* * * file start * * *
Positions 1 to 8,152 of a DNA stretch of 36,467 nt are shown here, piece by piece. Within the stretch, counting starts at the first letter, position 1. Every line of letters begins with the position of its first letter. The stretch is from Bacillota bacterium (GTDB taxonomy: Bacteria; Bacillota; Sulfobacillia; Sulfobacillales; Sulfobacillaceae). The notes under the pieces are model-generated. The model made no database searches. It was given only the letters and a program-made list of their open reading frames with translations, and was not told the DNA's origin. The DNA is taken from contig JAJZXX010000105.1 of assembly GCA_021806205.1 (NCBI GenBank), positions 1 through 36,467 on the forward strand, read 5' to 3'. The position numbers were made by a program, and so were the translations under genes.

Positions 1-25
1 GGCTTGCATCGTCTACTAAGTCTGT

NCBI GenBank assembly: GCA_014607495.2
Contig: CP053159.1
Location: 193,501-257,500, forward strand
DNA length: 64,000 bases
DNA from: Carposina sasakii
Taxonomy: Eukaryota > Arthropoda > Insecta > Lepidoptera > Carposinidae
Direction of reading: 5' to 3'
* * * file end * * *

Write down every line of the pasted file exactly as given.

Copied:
Positions 1 to 8,152 of a DNA stretch of 36,467 nt are shown here, piece by piece. Within the stretch, counting starts at the first letter, position 1. Every line of letters begins with the position of its first letter. The stretch is from Bacillota bacterium (GTDB taxonomy: Bacteria; Bacillota; Sulfobacillia; Sulfobacillales; Sulfobacillaceae). The notes under the pieces are model-generated. The model made no database searches. It was given only the letters and a program-made list of their open reading frames with translations, and was not told the DNA's origin. The DNA is taken from contig JAJZXX010000105.1 of assembly GCA_021806205.1 (NCBI GenBank), positions 1 through 36,467 on the forward strand, read 5' to 3'. The position numbers were made by a program, and so were the translations under genes.

Positions 1-25
1 GGCTTGCATCGTCTACTAAGTCTGT

NCBI GenBank assembly: GCA_014607495.2
Contig: CP053159.1
Location: 193,501-257,500, forward strand
DNA length: 64,000 bases
DNA from: Carposina sasakii
Taxonomy: Eukaryota > Arthropoda > Insecta > Lepidoptera > Carposinidae
Direction of reading: 5' to 3'